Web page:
WTO Fisheries Subsidies Negotiations: Key Concerns for Pacific Island Countries. Download WTO Fisheries Subsidies Brief
World Trade Organization Fisheries Subsidies negotiations and the implications for global sourcing under the interim Economic Partnership Agreement (iEPA).
Download resource material: WTO impacts on iEPA Global Sourcing
The ongoing negotiations on fisheries subsidies at the World Trade Organization (WTO) risk overriding one of the key benefits from a trade deal with the European Union, claims the Pacific Network on Globalisation (PANG).
Speaking this week at the annual World Trade Organization Public Forum, PANG told delegates that the negotiations on fisheries subsidies can place additional requirements on tinned fish exports from PNG and any other country that signs up to an interim Economic Partnership Agreement (iEPAs) with the EU.
“The language being proposed by the European Union as well as other countries like New Zealand will make any new WTO rules apply to fish that lands in Pacific Island member states. This will undermine the hard negotiated win on global sourcing and make it even harder for Pacific Island Countries such as PNG to benefit from their most valuable natural resources,” comment PANG’s Trade Justice Campaigner, Mr Adam Wolfenden.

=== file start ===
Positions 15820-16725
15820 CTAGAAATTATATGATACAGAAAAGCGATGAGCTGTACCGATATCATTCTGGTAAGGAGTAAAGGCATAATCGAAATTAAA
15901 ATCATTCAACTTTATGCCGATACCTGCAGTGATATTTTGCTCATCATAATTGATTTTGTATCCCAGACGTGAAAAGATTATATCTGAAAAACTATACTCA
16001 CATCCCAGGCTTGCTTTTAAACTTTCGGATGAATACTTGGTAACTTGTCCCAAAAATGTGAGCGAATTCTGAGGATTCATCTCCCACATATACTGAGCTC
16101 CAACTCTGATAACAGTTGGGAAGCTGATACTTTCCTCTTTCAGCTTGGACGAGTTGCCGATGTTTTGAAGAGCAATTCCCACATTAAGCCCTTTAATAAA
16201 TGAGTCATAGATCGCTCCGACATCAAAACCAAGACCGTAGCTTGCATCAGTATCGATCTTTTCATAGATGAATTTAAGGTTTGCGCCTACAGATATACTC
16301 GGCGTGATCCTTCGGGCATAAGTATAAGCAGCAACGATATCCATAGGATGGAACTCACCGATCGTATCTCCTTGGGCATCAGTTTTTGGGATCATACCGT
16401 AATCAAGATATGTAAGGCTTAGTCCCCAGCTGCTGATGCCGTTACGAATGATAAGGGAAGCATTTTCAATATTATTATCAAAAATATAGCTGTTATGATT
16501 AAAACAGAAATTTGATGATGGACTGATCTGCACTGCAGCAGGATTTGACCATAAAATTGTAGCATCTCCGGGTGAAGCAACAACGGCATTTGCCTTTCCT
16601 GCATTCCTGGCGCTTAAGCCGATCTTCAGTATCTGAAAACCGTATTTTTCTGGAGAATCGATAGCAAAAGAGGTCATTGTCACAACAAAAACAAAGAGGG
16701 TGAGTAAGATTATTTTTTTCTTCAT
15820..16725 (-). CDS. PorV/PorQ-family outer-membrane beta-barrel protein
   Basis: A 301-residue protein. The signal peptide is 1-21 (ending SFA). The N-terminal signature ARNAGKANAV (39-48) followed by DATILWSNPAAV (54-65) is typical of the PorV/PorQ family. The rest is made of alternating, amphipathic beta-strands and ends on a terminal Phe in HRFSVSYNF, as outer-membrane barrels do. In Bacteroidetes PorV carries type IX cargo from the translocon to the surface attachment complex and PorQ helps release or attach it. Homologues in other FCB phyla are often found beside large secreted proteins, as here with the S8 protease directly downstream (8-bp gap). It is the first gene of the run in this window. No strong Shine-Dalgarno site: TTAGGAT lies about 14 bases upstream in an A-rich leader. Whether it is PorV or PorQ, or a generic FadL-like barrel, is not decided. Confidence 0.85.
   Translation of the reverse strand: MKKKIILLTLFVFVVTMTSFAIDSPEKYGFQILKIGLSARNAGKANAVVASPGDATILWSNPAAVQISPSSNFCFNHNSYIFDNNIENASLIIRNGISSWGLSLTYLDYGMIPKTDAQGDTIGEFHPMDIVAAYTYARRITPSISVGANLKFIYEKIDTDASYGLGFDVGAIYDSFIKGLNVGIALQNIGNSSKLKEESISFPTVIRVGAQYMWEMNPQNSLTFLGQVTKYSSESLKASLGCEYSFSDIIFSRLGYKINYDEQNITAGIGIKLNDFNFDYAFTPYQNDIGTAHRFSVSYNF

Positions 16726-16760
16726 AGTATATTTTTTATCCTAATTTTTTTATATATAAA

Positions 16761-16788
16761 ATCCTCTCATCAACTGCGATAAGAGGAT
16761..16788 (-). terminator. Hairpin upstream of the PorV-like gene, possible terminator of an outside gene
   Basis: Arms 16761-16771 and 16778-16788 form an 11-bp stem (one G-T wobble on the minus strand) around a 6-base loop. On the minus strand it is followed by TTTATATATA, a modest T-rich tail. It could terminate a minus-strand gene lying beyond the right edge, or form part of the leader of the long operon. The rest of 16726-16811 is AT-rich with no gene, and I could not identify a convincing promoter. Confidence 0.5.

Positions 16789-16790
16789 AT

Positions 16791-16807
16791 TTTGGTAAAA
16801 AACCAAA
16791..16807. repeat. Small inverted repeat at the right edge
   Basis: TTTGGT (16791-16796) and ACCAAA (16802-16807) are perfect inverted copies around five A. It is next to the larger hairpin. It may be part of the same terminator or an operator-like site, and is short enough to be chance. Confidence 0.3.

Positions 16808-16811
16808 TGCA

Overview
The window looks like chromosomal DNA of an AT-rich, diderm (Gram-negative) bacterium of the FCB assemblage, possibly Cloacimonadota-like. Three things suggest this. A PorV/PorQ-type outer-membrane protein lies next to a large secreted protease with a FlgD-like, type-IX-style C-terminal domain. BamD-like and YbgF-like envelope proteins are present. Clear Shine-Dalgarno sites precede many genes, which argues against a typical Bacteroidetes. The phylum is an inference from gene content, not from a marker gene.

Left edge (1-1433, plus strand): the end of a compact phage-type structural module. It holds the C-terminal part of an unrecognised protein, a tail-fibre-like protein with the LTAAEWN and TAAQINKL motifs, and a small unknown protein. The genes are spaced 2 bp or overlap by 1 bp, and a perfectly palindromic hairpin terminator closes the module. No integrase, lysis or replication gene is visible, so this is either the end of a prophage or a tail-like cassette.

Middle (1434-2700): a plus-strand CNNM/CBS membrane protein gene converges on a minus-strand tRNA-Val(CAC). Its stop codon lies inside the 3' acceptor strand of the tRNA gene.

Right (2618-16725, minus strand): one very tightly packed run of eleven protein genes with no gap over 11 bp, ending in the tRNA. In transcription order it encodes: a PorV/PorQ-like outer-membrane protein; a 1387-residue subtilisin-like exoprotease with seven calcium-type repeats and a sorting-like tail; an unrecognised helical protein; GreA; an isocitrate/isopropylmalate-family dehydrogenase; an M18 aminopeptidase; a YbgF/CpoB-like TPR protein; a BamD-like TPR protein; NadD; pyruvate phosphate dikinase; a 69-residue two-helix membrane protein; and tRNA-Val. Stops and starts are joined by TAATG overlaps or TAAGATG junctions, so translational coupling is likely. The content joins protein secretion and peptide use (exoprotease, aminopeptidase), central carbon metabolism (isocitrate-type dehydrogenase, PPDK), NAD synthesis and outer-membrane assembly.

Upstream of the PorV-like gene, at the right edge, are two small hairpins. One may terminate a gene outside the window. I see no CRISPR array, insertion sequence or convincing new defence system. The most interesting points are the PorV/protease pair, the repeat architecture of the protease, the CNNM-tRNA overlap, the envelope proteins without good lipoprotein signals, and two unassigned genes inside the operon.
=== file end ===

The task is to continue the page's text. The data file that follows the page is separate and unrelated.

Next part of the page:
In the interim Economic Partnership Agreement (iEPAs) a global sourcing clause applies to canned tuna, allowing Papua New Guinea to source fish from any country, process it domestically and then export to Europe with no import taxes applied to it.
“The 2019 deadline is approaching and any Pacific WTO-Member like Fiji, Solomon Islands and Samoa that are looking to export fish to the European Union will need to examine these negotiations carefully to ensure that there is no winding back of benefits,” added Mr Wolfenden
The WTO negotiations on fisheries subsidies are borne out of Sustainable Development Goal 14.6 and aim to eliminate harmful subsidies that contribute to Illegal, Unreported and Unregulated fishing as well as overfishing and over-capacity whilst also recognising the special and differential needs of developing countries.
“The WTO has a mandate to deal with the issue of subsidies and it must stick to that. It cannot be acceptable to have countries like the EU and New Zealand bringing conservation and management measures into these negotiations. These are sovereign matters for the Pacific and they will continue to manage their resources”, continued Mr Wolfenden.
PANG will be joined on the panel by Dr Radika Kumar from University of the South Pacific as well as experts from the South Centre and the Centre for WTO Studies.
“We are seeing the continuation of trade talks being used by big fishing nations to undermine the control the Pacific has over its fisheries and limit the benefits that can be derived from them for Pacific peoples. If the talks continue on their current path the outcome will be neither about sustainability or development,” conclude Mr Wolfenden.